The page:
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Japanese knotweed removal action from volunteer group

Published on by Dr Paul Beckett

Japanese knotweed removal from watercourse

(Japanese knotweed spreading along river bank)

Japanese knotweed removal, along with clearance of other invasive non-native plant species and substantial amounts of litter, is taking place this month in and around the River Stour at Furnace Hill, Halesowen, in the West Midlands.
An area of the river Stour that is significantly affected by Japanese knotweed, Himalayan balsam and litter washed from upstream will be targeted on January 26th. Volunteers from The River Stour Clear Water Project will carry out the works.
A problem with Japanese knotweed removal at this time of year is that disturbing rhizomes (root pieces) in banks eroded by swollen rivers and heavy rain can cause the plant to spread.
This happens as rhizome fragments are broken off and washed downstream, where they can grow into new plants. The same problem applies to Himalayan balsam seed, which is easily spread along watercourses; hence its prevalence on river and stream banks.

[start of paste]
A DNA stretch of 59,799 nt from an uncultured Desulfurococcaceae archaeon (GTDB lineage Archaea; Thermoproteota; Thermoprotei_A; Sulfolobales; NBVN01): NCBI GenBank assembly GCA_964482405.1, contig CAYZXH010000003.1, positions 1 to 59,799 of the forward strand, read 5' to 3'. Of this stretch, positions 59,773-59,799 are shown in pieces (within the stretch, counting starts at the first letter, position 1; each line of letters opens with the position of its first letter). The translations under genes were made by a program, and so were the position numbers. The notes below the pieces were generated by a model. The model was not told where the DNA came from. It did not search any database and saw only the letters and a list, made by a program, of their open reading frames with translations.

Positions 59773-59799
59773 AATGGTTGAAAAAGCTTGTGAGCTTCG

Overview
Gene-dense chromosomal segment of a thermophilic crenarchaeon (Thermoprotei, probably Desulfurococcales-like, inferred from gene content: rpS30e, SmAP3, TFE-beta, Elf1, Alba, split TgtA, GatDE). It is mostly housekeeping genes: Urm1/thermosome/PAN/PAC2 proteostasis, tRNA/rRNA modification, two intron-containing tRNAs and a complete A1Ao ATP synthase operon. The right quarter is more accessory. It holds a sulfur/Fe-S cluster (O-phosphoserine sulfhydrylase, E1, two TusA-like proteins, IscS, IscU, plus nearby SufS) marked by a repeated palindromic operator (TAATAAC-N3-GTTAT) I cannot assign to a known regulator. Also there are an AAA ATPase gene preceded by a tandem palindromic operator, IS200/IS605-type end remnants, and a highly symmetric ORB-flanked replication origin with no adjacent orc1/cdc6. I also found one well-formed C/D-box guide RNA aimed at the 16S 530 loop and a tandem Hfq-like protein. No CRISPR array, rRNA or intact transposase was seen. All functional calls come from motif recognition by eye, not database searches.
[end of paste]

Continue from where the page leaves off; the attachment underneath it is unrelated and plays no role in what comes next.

Any work that might increase the risk of spreading these invasive plants should therefore include measures to mitigate the potential for any such adverse impacts.

About the author: Dr Paul Beckett

Dr Paul Beckett - picture

Dr Paul Beckett is one of the UK’s leading experts in Japanese knotweed and is a member of the Expert Witness Institute. He regularly provides Japanese knotweed expert witness services. He helped produce the RICS knotweed guidance for surveyors and was integral in the formation of the Property Care Association (PCA) Invasive Weed Control Group (IWCG).

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